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World Language Academy immerses students in languages, culture
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World Language Academy middle-schoolers crowd the hallway between classes Monday morning. The charter school, which includes grades Pre K- Grade 7, is a dual-language immersion school in which students receive half their instruction in English and half in Spanish.

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“I learned to speak a second language when I was 16. I learned to speak English in my country,” she said. “But I really learned it when I came here.”

Being surrounded by a language all the time and having to speak it by necessity, not just by taking classes, made Leon fluent in English.

Leon now is a teacher at World Language Academy, where students are immersed full time in language and cultural studies, and without paying tuition.

“From the country where I’m from, just very, very wealthy people can attend schools like this,” she said. “To have it in a public school is just amazing. You see students here whose families have a lot of money, and you see students who go without necessities, and they sit next to each other. ... In countries like mine, in Colombia, you could not even dream of this.”

Leon teaches advanced Spanish at the academy’s intermediate school, where fifth- through sixth-graders learn all the usual subjects — math, science, social studies. But those subjects are taught in Spanish 50 percent of the time, and students are also able to study Mandarin Chinese, Portuguese and French.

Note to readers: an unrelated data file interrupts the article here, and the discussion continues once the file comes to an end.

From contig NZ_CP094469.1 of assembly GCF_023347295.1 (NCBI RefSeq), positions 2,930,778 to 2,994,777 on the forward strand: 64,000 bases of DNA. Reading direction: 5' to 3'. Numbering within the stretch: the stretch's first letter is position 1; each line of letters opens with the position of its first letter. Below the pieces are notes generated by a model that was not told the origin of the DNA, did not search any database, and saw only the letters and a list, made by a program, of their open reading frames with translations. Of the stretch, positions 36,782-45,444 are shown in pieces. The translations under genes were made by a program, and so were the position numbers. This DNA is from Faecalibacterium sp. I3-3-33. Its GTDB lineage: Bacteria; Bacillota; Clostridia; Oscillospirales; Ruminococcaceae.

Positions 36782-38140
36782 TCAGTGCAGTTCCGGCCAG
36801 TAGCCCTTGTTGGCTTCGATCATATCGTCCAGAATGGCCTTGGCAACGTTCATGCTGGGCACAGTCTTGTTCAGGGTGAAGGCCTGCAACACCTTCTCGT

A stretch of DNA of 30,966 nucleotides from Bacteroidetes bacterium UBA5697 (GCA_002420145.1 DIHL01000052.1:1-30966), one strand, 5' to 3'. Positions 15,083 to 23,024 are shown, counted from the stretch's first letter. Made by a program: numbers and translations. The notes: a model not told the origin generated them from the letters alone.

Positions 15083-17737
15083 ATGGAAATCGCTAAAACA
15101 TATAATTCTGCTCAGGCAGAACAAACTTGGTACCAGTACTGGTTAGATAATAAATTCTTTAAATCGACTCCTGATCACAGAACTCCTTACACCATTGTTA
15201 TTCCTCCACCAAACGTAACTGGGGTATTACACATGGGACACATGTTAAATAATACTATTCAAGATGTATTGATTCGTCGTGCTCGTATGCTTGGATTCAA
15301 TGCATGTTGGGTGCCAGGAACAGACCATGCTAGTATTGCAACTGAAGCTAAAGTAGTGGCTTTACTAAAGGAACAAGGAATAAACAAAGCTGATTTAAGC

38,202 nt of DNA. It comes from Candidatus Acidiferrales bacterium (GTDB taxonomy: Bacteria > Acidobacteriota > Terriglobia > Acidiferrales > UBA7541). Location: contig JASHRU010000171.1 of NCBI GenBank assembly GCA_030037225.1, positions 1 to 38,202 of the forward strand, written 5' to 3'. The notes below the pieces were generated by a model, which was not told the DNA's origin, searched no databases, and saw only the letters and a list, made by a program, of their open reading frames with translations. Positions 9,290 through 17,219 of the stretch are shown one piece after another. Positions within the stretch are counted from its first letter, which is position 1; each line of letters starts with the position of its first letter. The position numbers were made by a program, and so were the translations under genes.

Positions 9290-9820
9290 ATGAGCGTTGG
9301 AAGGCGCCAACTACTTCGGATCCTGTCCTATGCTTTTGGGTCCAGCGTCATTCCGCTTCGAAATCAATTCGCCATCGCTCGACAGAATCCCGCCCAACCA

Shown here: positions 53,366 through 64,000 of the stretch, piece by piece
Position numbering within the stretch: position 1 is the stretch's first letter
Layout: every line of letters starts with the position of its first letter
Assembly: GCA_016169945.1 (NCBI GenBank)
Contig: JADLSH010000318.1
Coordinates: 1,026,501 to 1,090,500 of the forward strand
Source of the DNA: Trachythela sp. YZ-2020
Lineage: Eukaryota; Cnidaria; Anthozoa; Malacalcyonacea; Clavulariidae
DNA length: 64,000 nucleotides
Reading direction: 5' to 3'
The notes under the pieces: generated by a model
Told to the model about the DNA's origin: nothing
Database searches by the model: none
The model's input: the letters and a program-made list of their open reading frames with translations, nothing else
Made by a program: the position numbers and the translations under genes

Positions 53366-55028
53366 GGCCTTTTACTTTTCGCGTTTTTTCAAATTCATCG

There is also a primary school where children in pre-kindergarten through fourth grade learn in Spanish for up to 95 percent of the school day, with the amount of Spanish used decreasing as they get older.

“Standardized tests are in English,” noted Anita Vera, guidance counselor at the intermediate school.

The only class taught exclusively in English is English/language arts, while Spanish/language arts is taught only in Spanish. Other classes are taught in both Spanish and English, or in Spanish one year and English the next.

Broadening cultural horizons

Seventh-grader Edgar Bonilla, 12, says his parents sent him to World Language Academy in first grade because they wanted to preserve his ability to speak Spanish, his native language.

“In kindergarten and pre-K, I liked to speak English more, so they thought I was losing my Spanish,” he said.

Now, Edgar remains fluent in both languages, but he has a slight preference for Spanish.

“It helps me understand social studies more because in English I have a hard time pronouncing the names of the countries ... and in math because I grew up learning math in Spanish,” he said.

Leon said there are three main types of students at World Language Academy: Students whose families only speak English at home; students from families where Spanish is spoken at home, like Edgar’s; and students whose parents have a Spanish-speaking heritage but usually speak English.

Third-grader Marijane See, 8, started at World Language Academy in kindergarten. She said English is the primary language spoken in her home, but with her sisters, Willow, 10, and Arora, 6, also attending the school, Spanish is becoming used more commonly.